trigger_error($err, E_USER_WARNING);
            }
        $row=$query->fetch_object();
        $table_name=$row->table_name;
        
        return $this;
    }
    
    function GetTableData()
    {
        global $mysqli;
        
        $sql = "show columns from $table_name";
        echo $sql;
        $query = $mysqli->query($sql);
        
        if(!$query)
        {
            $error = $mysqli->errno.': '.$mysqli->error;
            trigger_error($error, E_USER_WARNING);
        }
        
        $data_count=mysqli_num_rows($query);
        
        if($data_count==0)
        {
            trigger_error("you don't have any column names", E_USER_WARNING);
        }
        //return $data_count;
        
        while($show_columns=$query->fetch_object())
        {
            $the_columns[]=$show_columns->Field;
        }

        return $the_columns;
    }
}

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And then used as:

$table = new TableData();
$data = $table->FetchTableName()
              ->GetTableData();

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käµfm³d 👽Commented:
Notice that the first call, FetchTableName, returns the object itself, not any data. Only the last call in the chain returns something other than the object itself.
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Ray PaseurCommented:
This appears in the Wikipedia article:
<?php
class Employee
{
    public $name;
    public $surName; 
    public $salary;
 
    public function setName($name)
    {
        $this->name = $name;
 
        return $this;
    }
 
    public function setSurname($surname)
    {
        $this->surName = $surname;
 
        return $this;
    }
 
    public function setSalary($salary)
    {
        $this->salary = $salary;
 
        return $this;
    }
 
    public function __toString()
    {
        $employeeInfo = 'Name: ' . $this->name . PHP_EOL;
        $employeeInfo .= 'Surname: ' . $this->surName . PHP_EOL;
        $employeeInfo .= 'Salary: ' . $this->salary . PHP_EOL;
 
        return $employeeInfo;
    }
}
 
# Create a new instance of the Employee class:
$employee = new Employee();
 
# Employee Tom Smith has a salary of 100:
echo $employee->setName('Tom')
              ->setSurname('Smith')
              ->setSalary('100');
 
# Display:
# Name: Tom
# Surname: Smith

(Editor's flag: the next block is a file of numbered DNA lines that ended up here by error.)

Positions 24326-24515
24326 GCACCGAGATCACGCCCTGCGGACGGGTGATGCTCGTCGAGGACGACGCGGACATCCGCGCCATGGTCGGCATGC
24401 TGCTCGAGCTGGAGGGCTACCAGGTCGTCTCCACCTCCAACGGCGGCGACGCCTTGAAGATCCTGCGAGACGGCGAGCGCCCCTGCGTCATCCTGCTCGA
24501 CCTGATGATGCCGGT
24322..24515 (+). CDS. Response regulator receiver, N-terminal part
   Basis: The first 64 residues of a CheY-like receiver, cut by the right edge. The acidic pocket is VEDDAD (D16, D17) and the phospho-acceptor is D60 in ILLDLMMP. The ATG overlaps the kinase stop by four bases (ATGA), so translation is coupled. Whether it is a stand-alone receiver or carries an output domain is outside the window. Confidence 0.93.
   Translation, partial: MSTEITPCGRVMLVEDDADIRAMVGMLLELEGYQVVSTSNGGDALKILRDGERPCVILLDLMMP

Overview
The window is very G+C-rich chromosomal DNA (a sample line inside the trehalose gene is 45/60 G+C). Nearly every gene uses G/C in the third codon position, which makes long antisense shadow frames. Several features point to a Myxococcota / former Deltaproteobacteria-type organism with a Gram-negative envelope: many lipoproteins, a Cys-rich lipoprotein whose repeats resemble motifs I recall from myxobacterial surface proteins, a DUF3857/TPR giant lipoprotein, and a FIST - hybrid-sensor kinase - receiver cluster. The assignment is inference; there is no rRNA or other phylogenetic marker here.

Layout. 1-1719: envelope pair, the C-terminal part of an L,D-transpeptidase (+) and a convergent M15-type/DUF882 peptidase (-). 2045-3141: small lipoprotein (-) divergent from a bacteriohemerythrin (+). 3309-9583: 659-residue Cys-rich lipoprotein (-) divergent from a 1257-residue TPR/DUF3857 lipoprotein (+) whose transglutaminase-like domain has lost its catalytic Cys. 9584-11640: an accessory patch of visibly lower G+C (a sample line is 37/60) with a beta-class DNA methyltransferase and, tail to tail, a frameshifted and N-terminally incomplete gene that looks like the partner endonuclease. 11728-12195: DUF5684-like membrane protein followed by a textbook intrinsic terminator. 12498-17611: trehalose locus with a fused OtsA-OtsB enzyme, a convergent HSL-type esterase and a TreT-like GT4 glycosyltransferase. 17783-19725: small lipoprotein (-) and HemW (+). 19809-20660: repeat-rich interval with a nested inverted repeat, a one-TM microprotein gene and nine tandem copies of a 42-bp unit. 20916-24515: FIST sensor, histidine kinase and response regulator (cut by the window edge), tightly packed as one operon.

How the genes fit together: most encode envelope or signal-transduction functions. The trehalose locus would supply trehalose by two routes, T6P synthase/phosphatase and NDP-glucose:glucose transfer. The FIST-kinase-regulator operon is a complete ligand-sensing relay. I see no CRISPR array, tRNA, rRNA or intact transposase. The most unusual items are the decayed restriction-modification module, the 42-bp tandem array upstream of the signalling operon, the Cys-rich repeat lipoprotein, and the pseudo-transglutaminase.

# Salary: 100

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These scripts below do essentially the same thing.  Look at the notation near the end to see the variations on the code.  When in doubt, I always try to choose the code style that is easier to read and modify.  There's something about integrating a setter method into an echo statement that makes me vaguely queasy.

<?php // demo/temp_brucegust.php
error_reporting(E_ALL);

class Employee
{
    public $name;
    public $surName;
    public $salary;

    public function setName($name)
    {
        $this->name = $name;

        return $this;
    }

    public function setSurname($surname)
    {
        $this->surName = $surname;

        return $this;
    }

    public function setSalary($salary)
    {
        $this->salary = $salary;

        return $this;
    }

    public function __toString()
    {
        $employeeInfo = 'Name: ' . $this->name . PHP_EOL;
        $employeeInfo .= 'Surname: ' . $this->surName . PHP_EOL;
        $employeeInfo .= 'Salary: ' . $this->salary . PHP_EOL;

        return $employeeInfo;
    }
}

# Create a new instance of the Employee class:
$employee = new Employee();

# Employee Tom Smith has a salary of 100:
$employee->setName('Tom')->setSurname('Smith')->setSalary('100');
echo $employee;

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<?php // demo/temp_brucegust.php
error_reporting(E_ALL);

class Employee
{
    public $name;
    public $surName;
    public $salary;

    public function setName($name)
    {
        $this->name = $name;

        return $this;
    }

    public function setSurname($surname)
    {
        $this->surName = $surname;

        return $this;
    }

    public function setSalary($salary)
    {
        $this->salary = $salary;

        return $this;
    }

    public function __toString()
    {
        $employeeInfo = 'Name: ' . $this->name . PHP_EOL;
        $employeeInfo .= 'Surname: ' . $this->surName . PHP_EOL;
        $employeeInfo .= 'Salary: ' . $this->salary . PHP_EOL;

        return $employeeInfo;
    }
}

# Create a new instance of the Employee class:
$employee = new Employee();

# Employee Tom Smith has a salary of 100:
$employee->setName('Tom');
$employee->setSurname('Smith');
$employee->setSalary('100');
echo $employee;